afrol News, 22 April - Moroccan King Mohammed VI yesterday evening arrived in the US capital for a work visit, where he is to confer with President George W. Bush and meet with meet senior governmental officials and other political and economic prominents. While political issues are expected to dominate the King's talks, he is also to discuss economic developments and ties.
According to the Moroccan news agency MAP, The Palestinian cause and the Arab-Israeli conflict in general will be among the priority topics to be discussed by President Bush and King Mohammed VI on Tuesday. Also talks about the fight against terrorism and the Moroccan occupation of Western Sahara were anticipated.
The King today met with US Defence Secretary, Donald Rumsfeld, according to a release from the Moroccan Royal Office. Meeting the US government's hardliner, he had "renewed Morocco's readiness to establish a deep strategic dialogue with the USA on issues of defence, security and struggle against terrorism."
Later on the day, the King received Andre Natsios, Administrator of the US Agency for International Development (USAID), at his residence in the US capital. The USAID Administrator also met with several Moroccan ministers and the strong development, finance and military links between the US and Morocco were discussed. Morocco has received large-scale US support in the 1970s and 1980s, which have however been somewhat cut back in the 1990s. The US however still contributes significant military aid to Morocco.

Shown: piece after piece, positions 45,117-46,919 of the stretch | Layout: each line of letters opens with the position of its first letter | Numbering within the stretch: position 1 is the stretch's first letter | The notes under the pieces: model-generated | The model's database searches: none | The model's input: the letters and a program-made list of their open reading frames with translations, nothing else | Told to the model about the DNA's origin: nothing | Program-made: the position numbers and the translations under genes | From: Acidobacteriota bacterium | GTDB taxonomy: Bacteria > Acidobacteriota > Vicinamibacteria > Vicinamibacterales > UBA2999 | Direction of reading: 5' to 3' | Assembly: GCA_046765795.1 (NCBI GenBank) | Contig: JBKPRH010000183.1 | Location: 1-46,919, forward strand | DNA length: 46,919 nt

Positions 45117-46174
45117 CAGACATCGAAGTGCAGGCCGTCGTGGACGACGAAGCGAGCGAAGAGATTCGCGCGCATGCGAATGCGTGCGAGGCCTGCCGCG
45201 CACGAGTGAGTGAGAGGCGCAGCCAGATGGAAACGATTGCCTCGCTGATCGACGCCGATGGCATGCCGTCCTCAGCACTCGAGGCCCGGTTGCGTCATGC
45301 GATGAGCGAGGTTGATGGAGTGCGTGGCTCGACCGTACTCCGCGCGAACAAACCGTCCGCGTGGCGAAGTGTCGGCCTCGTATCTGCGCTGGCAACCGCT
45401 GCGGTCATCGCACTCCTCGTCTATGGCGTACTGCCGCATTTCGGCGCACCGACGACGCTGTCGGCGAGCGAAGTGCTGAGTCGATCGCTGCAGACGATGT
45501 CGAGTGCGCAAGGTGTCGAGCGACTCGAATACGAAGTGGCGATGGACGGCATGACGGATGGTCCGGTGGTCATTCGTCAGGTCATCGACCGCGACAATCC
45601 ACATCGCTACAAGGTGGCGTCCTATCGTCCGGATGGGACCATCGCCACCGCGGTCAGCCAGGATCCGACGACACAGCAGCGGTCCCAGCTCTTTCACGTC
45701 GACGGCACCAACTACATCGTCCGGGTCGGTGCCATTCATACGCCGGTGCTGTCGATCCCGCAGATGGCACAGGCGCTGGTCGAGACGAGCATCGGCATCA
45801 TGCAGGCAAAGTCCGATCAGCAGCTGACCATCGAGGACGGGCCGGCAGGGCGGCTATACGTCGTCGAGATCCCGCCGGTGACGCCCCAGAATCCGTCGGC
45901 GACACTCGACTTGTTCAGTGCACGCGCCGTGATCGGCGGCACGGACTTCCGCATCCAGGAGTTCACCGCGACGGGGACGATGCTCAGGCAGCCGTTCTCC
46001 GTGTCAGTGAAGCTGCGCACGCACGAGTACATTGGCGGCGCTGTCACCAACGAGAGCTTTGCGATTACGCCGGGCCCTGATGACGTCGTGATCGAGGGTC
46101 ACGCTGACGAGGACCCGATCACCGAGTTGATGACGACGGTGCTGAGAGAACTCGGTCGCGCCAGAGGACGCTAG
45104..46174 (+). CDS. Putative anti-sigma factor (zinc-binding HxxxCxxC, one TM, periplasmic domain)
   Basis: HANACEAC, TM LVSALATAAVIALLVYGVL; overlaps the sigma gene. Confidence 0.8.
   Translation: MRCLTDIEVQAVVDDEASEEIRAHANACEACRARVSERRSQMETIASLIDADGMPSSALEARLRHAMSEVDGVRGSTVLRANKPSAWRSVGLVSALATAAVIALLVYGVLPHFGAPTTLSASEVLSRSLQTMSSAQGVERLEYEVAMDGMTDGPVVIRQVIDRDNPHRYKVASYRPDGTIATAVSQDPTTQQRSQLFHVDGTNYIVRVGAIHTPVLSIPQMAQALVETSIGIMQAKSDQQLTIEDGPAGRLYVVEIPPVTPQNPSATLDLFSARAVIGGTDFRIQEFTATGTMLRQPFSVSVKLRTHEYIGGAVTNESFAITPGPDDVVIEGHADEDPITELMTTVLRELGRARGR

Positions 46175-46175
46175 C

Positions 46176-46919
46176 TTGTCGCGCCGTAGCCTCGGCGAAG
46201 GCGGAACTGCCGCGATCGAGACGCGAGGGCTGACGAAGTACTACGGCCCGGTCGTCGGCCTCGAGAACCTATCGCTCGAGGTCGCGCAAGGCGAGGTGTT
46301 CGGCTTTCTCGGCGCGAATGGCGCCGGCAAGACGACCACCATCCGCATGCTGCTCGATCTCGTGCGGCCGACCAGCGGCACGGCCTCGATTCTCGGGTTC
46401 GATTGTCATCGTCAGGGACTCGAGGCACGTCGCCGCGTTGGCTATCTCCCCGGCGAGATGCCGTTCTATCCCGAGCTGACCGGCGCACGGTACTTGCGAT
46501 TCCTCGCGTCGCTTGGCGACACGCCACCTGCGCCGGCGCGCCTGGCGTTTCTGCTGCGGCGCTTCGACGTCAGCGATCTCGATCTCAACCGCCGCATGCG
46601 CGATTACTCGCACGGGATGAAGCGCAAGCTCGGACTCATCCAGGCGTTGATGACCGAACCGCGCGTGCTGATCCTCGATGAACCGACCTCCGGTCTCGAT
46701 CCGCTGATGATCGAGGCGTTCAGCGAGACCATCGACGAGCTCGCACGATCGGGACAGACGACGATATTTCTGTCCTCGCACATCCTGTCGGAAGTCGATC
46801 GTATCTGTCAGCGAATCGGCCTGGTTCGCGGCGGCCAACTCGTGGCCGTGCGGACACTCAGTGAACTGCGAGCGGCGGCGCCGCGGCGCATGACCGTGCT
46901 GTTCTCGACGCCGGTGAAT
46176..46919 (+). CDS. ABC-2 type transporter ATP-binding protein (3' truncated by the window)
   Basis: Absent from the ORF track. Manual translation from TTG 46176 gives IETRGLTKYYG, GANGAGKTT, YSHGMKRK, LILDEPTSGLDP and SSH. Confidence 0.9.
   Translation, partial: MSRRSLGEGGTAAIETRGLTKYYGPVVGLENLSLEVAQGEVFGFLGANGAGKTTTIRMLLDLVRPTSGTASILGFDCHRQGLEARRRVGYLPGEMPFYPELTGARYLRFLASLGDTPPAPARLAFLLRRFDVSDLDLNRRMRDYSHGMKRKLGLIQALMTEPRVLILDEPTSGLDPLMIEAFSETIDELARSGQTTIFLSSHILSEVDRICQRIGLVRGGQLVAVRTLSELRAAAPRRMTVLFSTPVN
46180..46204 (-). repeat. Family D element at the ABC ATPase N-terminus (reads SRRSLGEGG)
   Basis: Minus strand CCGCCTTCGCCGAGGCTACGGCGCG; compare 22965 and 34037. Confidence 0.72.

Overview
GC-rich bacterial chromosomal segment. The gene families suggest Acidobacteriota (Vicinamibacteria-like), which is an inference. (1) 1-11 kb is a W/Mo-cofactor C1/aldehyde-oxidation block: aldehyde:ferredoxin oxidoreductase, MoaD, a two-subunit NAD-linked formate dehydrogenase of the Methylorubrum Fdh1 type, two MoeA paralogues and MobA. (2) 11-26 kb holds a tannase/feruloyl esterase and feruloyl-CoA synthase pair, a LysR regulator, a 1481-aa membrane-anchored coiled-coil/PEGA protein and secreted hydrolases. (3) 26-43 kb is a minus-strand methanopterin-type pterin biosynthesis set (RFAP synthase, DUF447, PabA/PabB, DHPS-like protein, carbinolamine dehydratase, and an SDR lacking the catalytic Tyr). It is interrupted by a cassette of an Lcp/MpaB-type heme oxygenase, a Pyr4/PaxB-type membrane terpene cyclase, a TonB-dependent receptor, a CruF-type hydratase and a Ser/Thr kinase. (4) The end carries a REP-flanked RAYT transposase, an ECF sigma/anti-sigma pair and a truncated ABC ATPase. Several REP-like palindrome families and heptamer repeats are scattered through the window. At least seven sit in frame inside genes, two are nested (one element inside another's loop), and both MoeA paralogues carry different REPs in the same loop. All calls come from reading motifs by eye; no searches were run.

The delicate issue of Western Sahara is expected to be brought up in the King's talks with the US President. Although Washington generally has been indifferent to Morocco's occupation of the territory, the improved US-Algerian relationship (Algeria is seen now as an important anti-terrorism co-operator) has somewhat tilted US-Moroccan ties. Algeria gives a high profiled support to the Sahrawi independence movement, POLISARIO.
Sahrawi activists and supporters have not missed this chance to profile their struggle. In a letter to the American President, Suzanne Scholte and Carlos Wilson of the US-Western Sahara Foundation urged him to tell the King: "Referendum now or withdraw from the Western Sahara." Morocco's occupation was "thwarting the development of a Muslim democracy in North Africa. The Sahrawi Republic is founded on the principles of democracy with a constitution based on the American constitution," the letter said.
The Moroccan King is well-seen in Washington, both for his country's historic alliance with the US and his personal efforts to modernise and democratise northern Africa's poorest country. His very strong engagement in support of Palestinian leader Yasser Arafat under the current Middle-East crisis has been noted in Washington. His Algerian counterpart, President Abdelaziz Bouteflika, has kept a notably lower profile.
Sources: Based on US Western Sahara Found., press reports and afrol archives.